Elon University’s upcoming performance of “We Will Rock You,” guest-directed by Paul Stancato, explores themes of non-conformity and oppression in a dystopian society. By the end of the night, audiences will get to experience a rock concert with all the hits from British pop rock band Queen.

if you go

Where: McCrary Theatre
When: Feb. 13-16 at 7:30 p.m. and Feb. 16 at 2 p.m.
Admission: $15 or free with an Elon ID

The show, written by Ben Elton, is a jukebox musical, meaning the plot heavily centers around pre-existing songs. This contrasts with other musicals where the songs are written for that particular show, according to sophomore John Zamborsky. Zamborsky is set to play the role of Galileo, one of the production’s leads. 

“Queen is probably the most famous British pop rock band, so with that being said, they had all these songs, and they were so theatrical and they decided to make this plot around these songs,” Zamborsky said.


The musical is set in a futuristic society where individual expression is banned. The plot follows the adventures of two characters who don’t fit the status quo — Galileo and Scaramouche — who meet after getting arrested. Once the two escape, they find a group of underground rebels called the Bohemians who also resist conforming to the oppressive society. 

“We find out that Galileo’s purpose is to bring back music, to bring back individual expression, … and all the while we’re being tracked by the government,” said junior Dariana Mullen, who plays Scaramouche.

"Queen is probably the most famous british pop rock band, so with that being said, they had all these songs, and they were so theatrical and they decided to make this plot around these songs."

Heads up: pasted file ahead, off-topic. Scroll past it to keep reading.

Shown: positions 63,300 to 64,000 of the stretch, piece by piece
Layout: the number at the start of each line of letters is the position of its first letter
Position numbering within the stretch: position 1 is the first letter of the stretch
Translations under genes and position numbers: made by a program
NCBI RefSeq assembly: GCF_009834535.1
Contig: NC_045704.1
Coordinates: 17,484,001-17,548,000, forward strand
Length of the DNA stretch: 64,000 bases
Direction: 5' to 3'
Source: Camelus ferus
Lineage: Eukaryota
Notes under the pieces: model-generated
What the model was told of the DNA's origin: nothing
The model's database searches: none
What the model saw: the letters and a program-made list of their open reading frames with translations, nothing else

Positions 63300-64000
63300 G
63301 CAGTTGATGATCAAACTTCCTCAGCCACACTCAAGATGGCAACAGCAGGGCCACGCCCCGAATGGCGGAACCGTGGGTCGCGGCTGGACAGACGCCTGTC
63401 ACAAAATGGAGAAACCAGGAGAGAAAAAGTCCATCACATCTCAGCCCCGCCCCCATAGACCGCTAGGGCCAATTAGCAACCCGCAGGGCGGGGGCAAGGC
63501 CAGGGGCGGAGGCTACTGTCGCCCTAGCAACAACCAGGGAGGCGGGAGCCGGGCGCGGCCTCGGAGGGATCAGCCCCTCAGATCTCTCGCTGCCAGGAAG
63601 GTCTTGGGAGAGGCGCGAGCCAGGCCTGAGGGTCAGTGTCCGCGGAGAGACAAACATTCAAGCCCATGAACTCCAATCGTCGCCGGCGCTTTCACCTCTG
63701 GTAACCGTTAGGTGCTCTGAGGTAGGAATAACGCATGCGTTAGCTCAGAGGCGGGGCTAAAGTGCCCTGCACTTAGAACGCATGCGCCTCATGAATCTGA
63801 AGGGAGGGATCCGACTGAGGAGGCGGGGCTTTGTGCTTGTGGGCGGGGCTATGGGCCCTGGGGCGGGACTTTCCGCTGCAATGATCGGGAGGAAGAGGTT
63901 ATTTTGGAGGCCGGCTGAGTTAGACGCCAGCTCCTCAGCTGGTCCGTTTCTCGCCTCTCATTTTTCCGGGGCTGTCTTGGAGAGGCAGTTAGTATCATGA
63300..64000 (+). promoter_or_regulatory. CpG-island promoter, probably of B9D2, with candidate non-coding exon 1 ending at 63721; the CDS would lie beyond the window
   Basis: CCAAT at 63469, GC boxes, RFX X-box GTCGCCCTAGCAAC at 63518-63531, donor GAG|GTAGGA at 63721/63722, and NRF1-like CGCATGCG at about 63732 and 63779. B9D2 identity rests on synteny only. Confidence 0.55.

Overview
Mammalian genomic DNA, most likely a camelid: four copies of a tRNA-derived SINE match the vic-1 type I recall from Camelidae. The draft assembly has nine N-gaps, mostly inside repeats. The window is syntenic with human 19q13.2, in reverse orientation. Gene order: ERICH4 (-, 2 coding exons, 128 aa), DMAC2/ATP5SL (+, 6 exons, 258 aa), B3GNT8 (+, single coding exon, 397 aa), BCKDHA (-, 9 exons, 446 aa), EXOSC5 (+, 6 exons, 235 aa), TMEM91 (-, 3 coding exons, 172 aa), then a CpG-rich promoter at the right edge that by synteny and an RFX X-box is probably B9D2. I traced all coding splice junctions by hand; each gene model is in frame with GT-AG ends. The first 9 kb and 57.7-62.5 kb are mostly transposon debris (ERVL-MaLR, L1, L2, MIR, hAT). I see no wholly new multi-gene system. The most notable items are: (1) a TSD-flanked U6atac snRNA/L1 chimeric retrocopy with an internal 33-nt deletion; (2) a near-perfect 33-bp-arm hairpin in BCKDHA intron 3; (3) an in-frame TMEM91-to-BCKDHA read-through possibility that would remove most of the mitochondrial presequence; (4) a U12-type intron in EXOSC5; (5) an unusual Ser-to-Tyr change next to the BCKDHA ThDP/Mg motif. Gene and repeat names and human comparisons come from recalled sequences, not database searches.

John Zamborsky


“We Will Rock You” highlights the consequences of a world where art is banned and where individuality is suppressed through Galileo and Scaramouche’s story.

“I think the biggest thing that you can take out of this is the importance of not only art, theater, music, songs, literature, anything like that and the importance of individuality,” Zamborksy said. “[At] the start of the show, you see sort of the corrupt world that they have fallen into because of a lack of expression and a lack of a voice, the lack of an outlet.”

Mullen says the relationship between the two leads plays a crucial part in the show.

“Once we have the band together and we have the music at full capacity and we have the story at full capacity, it really is just a very human story about finding somebody that you care about enough to do some crazy things,” Mullen said.

Zamborsky hopes the audience is as excited as he is.

“Our job really is to entertain, to give people an escape for a few hours and that is definitely what you get from the show,” Zamborsky said. “You follow this very emotionally-driven plot, but then at the very end of it, it’s just a rock concert. You’ll have a great time.”